The Short:
Christine Tyler is an author of the weird, wild, and wonderful. Her stories have (literally) taken her across the Sahara on the back of a camel, sky high on aerial silks, and aboard an 18th century tall ship. She is a graduate of the 2019 Odyssey Writing Workshop and her fiction has been published in Podcastle. She currently resides in Colorado with her dreamboat husband, ebullient children, and a fourteen-foot rubber tree plant named Davy Jones.

The Long:
Hey. I’m Christine. I grew up in Olympia, Washington, at the center of a perfect triangulation between the big city, forest, and seaside. As a child, I once had a dream about a castle on the coast and a rainbow colored city below it. I immediately drew a map and started coming up with characters to occupy the landscape. I’m still working on that story. Let’s call it “The Island Story” from here on out.

The Island Story went through many iterations, even becoming a sci-fi novel when I hit my big Star Wars phase circa 1997. Over the years, The Island Story grew and morphed, accumulated over forty different opening scenes, and was perpetually unfinished and unchronological. But, it provided steady fodder for years of high school and college art.

At the age of nineteen, my family hosted a Japanese foreign exchange student. Afterward, she invited me to come visit her home for a month.  Somewhere betweeen the sophistication of Tokyo and the magical rice paddies of Tochigi, I contracted an incurable case of wanderlust.

I served a mission for the Church of Jesus Christ of Latter Day Saints from 2007-2009. I proselyted in the Provo, Utah mission and led tours at the St. George Temple Visitor’s Center. Serving with companions from Germany, Australia, Mongolia, Mexico and Tonga, inspired a deep appreciation for the power and influence of national, regional, and familial culture. After my mission, I went to stay with one of my former companions in the Bajío of Mexico. We jumped off waterfalls, explored the mysterious Garden of Edward James, and visited “Abuela.” Abuela was my favorite.

Riding a camel in the mother-effing Sahara

While serving my mission, my sister convinced one of her husband’s friends to start writing me (yes, in the mail, on actual paper.) His name was Nathan Tyler, and we wrote letters to each other for a year and a half before we ever met. I came home from my mission in April, and (after I ran away to Mexico for a bit) we were married by the end of the year.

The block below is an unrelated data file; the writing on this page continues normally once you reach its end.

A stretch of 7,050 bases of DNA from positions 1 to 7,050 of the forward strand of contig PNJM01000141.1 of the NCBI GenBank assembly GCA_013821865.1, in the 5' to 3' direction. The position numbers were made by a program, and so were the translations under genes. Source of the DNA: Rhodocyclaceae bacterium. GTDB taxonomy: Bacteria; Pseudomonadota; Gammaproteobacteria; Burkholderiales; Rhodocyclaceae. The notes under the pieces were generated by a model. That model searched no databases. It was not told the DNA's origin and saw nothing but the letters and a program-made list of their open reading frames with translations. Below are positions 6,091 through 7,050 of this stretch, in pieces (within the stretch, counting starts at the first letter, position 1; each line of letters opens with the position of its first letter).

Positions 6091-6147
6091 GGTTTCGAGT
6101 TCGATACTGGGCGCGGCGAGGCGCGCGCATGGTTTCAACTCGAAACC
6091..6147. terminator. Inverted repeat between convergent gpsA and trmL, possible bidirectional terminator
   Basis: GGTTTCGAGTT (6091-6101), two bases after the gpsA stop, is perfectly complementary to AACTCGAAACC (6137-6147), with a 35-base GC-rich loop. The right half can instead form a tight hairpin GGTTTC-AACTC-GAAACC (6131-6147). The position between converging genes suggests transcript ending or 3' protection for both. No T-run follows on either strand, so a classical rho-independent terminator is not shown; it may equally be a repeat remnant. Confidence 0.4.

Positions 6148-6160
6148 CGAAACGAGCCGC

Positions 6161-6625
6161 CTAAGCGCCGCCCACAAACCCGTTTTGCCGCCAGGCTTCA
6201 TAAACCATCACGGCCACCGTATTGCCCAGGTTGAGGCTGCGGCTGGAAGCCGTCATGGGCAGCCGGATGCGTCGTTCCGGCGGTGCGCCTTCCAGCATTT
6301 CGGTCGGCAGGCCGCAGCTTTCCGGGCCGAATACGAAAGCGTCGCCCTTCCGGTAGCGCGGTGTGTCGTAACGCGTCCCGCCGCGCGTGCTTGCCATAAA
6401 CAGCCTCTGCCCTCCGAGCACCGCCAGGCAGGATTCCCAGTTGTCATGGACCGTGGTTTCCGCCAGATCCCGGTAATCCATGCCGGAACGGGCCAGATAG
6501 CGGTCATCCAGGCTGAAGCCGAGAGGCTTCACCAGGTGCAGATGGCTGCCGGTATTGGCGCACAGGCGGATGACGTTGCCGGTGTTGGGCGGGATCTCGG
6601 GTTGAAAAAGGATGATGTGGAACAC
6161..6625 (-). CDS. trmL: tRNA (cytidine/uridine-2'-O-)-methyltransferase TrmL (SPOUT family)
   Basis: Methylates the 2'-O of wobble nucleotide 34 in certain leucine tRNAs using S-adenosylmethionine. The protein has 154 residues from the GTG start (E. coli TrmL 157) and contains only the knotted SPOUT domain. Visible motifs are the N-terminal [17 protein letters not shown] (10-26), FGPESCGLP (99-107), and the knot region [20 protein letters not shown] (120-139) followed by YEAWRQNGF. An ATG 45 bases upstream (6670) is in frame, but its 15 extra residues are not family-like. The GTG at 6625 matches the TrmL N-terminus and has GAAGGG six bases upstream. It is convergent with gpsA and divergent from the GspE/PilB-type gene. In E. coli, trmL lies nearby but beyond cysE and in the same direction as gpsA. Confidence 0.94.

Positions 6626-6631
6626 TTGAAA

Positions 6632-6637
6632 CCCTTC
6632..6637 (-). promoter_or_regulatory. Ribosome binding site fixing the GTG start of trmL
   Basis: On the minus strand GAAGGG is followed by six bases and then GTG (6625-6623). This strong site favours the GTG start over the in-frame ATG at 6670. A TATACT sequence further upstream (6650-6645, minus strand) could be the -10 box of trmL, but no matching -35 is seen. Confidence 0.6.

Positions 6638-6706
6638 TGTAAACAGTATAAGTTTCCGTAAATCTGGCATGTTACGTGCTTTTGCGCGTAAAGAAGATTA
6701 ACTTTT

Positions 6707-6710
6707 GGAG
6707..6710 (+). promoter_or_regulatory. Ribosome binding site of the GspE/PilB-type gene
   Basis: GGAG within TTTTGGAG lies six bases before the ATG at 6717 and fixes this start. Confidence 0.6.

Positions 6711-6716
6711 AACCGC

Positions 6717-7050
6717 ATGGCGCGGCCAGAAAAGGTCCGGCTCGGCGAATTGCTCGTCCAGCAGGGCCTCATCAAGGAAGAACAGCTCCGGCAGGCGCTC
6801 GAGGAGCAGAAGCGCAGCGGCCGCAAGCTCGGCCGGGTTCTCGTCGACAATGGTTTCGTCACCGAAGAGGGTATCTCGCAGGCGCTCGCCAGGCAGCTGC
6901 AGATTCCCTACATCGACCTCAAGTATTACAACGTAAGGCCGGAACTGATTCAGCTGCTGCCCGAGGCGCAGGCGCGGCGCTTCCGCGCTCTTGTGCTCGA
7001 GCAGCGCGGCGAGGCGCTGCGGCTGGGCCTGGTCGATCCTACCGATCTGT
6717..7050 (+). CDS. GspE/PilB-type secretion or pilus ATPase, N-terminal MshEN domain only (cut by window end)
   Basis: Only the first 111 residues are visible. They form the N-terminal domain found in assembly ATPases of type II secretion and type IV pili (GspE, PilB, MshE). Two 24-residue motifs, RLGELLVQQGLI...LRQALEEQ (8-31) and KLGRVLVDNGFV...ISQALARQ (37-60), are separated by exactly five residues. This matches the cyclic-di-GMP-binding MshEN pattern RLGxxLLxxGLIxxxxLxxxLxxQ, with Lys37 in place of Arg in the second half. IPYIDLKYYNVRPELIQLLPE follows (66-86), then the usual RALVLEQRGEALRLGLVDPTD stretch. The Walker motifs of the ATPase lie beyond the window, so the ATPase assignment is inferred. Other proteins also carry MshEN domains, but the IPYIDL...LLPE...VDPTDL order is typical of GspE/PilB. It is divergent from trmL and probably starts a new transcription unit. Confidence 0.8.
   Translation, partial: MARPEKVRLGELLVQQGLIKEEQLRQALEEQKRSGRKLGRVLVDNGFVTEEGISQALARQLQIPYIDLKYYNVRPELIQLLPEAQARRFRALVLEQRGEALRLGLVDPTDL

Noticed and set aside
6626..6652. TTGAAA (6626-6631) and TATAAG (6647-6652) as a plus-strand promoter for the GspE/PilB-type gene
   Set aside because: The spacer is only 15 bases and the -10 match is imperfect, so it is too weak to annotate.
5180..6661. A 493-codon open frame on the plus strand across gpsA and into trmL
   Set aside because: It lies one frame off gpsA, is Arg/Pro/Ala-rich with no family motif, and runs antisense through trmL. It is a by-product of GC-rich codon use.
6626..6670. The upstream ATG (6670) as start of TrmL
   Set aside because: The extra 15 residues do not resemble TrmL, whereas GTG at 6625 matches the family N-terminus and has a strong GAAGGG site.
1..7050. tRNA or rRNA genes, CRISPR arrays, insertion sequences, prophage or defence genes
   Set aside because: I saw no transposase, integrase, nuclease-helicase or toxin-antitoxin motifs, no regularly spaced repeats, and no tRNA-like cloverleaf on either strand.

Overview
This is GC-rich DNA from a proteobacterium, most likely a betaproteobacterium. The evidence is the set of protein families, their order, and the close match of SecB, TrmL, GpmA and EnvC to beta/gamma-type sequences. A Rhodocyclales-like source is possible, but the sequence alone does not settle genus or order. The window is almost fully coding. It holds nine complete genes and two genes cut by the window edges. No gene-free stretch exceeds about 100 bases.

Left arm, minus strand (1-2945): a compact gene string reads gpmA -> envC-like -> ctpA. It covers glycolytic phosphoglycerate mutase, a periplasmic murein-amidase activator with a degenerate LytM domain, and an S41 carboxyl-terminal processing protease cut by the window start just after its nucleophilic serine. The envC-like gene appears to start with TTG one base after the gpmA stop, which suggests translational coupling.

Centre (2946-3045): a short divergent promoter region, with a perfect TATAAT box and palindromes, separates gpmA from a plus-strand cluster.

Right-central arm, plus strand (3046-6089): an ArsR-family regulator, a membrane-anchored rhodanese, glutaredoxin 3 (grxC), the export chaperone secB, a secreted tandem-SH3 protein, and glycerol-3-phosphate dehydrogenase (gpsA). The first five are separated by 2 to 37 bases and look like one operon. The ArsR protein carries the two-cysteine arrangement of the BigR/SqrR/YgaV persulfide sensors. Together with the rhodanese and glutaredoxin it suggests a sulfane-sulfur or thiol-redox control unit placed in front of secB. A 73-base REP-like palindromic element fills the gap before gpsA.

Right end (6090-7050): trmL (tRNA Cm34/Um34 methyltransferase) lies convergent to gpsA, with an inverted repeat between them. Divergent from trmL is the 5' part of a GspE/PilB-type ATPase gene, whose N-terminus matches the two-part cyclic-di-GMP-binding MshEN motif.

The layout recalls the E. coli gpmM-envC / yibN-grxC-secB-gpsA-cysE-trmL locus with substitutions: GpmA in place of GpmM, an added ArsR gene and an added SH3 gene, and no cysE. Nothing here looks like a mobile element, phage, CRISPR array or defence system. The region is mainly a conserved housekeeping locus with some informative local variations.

In 2010, Nathan and I were expecting our first child. I figured if I could make a baby, I could make a book. (It made sense at the time.) This marked the beginning of treating writing as a career instead of a hobby, working daily and alongside other authors. I completed the first draft of The Island Story and began the journey of rewrites and revisions.

Nathan worked for the US Navy, and a few years later, our family was stationed in Yokosuka, Japan. We relished three wonderful years there, had another baby, and also traveled throughout East and Southeast Asia. I began making YouTube videos in order to share my experiences with my friends and family back home.

After Japan, Nathan separated from the Navy and we moved to Denver Colorado. It wasn’t long before the wanderlust kicked in again, and Nathan and I found ourselves riding camels in Morocco and raiding gelaterias in Spain.

The Island Book was near to completion in 2017, but there was one major problem. I realized it wasn’t the first book in the series; it was the second. So I started writing the new “first book.” In order to give myself the time I needed to really get this magnum opus right, I decided to put the entire series on the back burner while I forayed into some new projects.

In the reading room at the Odyssey Writing Workshop summer of 2019. Picture by Peter Zuckerman.

In the summer of 2019 I attended the Odyssey Writing Workshop, and it catapulted my writer’s brain into the stratosphere. I’m still sorting through the king’s ransom of writing knowledge Jeanne Cavelos poured out on me and my fellow classmates, every day, for six weeks straight.

That fall, I joined the crew of the Lady Washington and learned the ropes, literally, on a full-size replica of the same-named 18th century tall ship. What Odyssey did for my brain, the Lady Washington did for my soul, and I’m still sorting through that one, too.

Following those adventures, I published my first short fiction piece. You can read The Horrible Deaths of Helga Hrafnsdóttir here. And then one of my poems won third place in the Science Fiction and Fantasy Poetry Association’s annual contest. You can read The 100-Meter Dash of Florence Vanderschmidt here.

In the meantime, I’m cooking up a standalone novel that I’ve had on the brain for about a year and think I’ve finally got the chops to tackle.

Wish me luck!

contact [at] christinetyler [dot] com